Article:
Wireless growth boosts profit, revenue for Canada's Rogers Communications

Tue Apr 18, 2017 6:08pm EDT
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By Alastair Sharp

TORONTO (Reuters) - Canada's Rogers Communications Inc (RCIb.TO: Quote) (RCI.N: Quote) on Tuesday reported a sharp rise in first-quarter profit and higher revenue as it boasted a surprisingly large jump in new wireless customers.

Rogers, the country's largest wireless company by market share, added 60,000 net postpaid wireless subscribers in the quarter, much more than the 34,000 additions that analysts at RBC Capital Markets had expected.

The Toronto-based cable, telecommunications and media company said its average wireless customer paid C$59.96 a month for service, up from C$58.54 a year ago.

The wireless performance was good news for incoming Chief Executive Joe Natale, who will join the family-controlled company at its annual meeting on Wednesday after Rogers secured his early release from contractual obligations with rival Telus Corp (T.TO: Quote).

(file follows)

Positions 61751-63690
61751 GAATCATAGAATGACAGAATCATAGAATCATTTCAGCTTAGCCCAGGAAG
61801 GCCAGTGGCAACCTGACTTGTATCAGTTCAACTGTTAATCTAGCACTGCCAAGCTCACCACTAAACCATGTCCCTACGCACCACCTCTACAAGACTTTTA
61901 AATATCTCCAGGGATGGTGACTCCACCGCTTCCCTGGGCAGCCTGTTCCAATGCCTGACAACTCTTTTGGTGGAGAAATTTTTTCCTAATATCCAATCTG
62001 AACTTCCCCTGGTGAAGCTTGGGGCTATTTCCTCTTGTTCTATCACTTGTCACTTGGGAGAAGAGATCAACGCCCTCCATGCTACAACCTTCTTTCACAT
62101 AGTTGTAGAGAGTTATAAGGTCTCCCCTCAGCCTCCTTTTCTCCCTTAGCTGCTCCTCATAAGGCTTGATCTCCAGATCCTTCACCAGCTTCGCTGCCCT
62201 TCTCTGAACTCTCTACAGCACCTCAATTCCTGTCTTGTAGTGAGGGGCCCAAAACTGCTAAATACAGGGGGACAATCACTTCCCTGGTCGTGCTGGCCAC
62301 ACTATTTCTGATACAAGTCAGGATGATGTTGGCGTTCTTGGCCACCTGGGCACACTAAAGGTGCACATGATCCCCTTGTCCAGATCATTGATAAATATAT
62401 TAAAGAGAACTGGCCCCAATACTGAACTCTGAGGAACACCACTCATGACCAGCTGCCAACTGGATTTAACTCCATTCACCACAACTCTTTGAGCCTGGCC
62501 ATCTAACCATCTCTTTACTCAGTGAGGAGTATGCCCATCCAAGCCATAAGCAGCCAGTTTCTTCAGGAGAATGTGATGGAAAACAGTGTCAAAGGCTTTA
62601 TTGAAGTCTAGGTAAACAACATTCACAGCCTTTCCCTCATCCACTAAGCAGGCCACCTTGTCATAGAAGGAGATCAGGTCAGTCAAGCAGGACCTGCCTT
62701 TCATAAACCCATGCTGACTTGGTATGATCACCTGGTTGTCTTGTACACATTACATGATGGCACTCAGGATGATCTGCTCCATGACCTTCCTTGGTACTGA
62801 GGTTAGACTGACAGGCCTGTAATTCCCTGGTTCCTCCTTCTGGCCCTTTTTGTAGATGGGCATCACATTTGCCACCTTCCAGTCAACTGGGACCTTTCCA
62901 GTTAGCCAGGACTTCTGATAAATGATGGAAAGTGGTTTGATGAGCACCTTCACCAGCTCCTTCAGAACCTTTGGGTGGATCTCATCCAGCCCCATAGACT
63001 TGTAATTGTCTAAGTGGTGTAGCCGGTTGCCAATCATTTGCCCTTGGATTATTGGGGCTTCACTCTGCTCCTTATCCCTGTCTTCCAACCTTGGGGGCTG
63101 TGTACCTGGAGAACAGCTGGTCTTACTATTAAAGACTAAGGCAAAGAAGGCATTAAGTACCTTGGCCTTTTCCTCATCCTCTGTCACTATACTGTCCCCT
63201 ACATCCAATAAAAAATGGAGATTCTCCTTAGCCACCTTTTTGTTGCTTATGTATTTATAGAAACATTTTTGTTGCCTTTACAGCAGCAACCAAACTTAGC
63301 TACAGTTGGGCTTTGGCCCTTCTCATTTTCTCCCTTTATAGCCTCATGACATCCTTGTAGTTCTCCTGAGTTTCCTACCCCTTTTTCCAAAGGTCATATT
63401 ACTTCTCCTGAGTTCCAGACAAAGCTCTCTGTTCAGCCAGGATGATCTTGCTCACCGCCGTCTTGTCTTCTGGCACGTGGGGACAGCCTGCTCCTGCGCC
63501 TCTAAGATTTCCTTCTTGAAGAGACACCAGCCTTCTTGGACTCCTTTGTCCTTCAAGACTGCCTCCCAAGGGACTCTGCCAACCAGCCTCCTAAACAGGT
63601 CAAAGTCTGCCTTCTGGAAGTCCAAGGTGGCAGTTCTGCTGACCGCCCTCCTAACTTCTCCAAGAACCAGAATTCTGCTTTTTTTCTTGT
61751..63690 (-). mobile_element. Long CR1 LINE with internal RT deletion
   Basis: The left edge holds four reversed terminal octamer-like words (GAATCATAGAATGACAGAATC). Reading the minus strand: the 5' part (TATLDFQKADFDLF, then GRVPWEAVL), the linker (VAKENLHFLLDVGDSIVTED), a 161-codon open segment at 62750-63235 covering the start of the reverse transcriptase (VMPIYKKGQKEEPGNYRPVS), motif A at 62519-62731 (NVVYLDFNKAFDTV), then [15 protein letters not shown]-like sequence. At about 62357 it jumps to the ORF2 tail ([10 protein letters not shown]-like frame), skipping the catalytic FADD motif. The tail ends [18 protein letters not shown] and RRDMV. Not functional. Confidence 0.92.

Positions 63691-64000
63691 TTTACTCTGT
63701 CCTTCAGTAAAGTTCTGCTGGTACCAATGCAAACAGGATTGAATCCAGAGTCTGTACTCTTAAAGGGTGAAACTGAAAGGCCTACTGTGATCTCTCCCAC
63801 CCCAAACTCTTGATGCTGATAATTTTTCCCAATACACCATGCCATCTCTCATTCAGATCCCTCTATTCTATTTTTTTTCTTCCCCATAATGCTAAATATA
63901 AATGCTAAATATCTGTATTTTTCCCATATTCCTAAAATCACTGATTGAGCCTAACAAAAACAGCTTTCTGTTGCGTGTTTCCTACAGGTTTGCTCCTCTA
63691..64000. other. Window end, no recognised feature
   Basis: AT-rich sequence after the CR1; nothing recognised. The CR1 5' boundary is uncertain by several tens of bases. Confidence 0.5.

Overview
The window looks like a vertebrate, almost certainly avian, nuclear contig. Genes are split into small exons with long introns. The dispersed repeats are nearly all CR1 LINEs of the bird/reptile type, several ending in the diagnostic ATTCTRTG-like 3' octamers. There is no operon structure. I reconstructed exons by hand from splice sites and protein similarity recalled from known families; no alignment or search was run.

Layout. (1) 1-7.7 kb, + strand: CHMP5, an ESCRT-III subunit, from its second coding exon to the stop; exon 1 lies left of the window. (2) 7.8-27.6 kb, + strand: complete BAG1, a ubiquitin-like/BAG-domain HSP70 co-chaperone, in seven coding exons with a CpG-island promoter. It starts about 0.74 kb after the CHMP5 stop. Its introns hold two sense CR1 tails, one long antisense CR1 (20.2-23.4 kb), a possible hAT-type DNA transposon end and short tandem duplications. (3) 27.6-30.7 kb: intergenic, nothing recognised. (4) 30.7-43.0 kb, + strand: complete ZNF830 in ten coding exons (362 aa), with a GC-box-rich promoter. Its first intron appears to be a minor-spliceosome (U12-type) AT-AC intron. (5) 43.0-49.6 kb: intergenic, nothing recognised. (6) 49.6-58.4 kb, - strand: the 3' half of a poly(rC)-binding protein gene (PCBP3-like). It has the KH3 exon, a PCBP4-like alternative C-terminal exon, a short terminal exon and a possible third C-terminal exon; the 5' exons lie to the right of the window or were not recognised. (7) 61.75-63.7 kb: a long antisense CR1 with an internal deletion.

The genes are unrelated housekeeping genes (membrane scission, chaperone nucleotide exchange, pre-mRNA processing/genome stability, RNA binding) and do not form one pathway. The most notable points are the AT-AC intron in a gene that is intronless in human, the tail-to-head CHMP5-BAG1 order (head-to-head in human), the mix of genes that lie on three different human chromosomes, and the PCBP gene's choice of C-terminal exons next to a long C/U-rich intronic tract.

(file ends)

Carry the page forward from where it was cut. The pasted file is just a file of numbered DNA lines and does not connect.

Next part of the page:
Natale, a 12-year Telus veteran, was widely credited with leading its customer-service strategy, which helped the Vancouver-based company consistently have the lowest rate of churn - the rate at which customers dropped their services - in the Canadian wireless industry.

Rogers said it had net income of C$294 million ($220 million) or 57 Canadian cents per share for the three months to March 31, up from C$230 million or 44 Canadian cents per share, a year earlier.

"We believe strong Q1/17 results should meet what are rising expectations driven by better-than-expected wireless postpaid and Internet subscriber growth and renewed wireless EBITDA growth," RBC analyst Drew McReynolds wrote in a note, referring to earnings before interest, tax, depreciation and amortization.

Revenue rose 3 percent to C$3.34 billion, Rogers said, as wireless growth offset a fall in its media division and a flat performance from its cable unit.   Continued...

The headquarters of Rogers Communications Inc. is seen in Toronto, Ontario, Canada November 6, 2016. REUTERS/Chris Helgren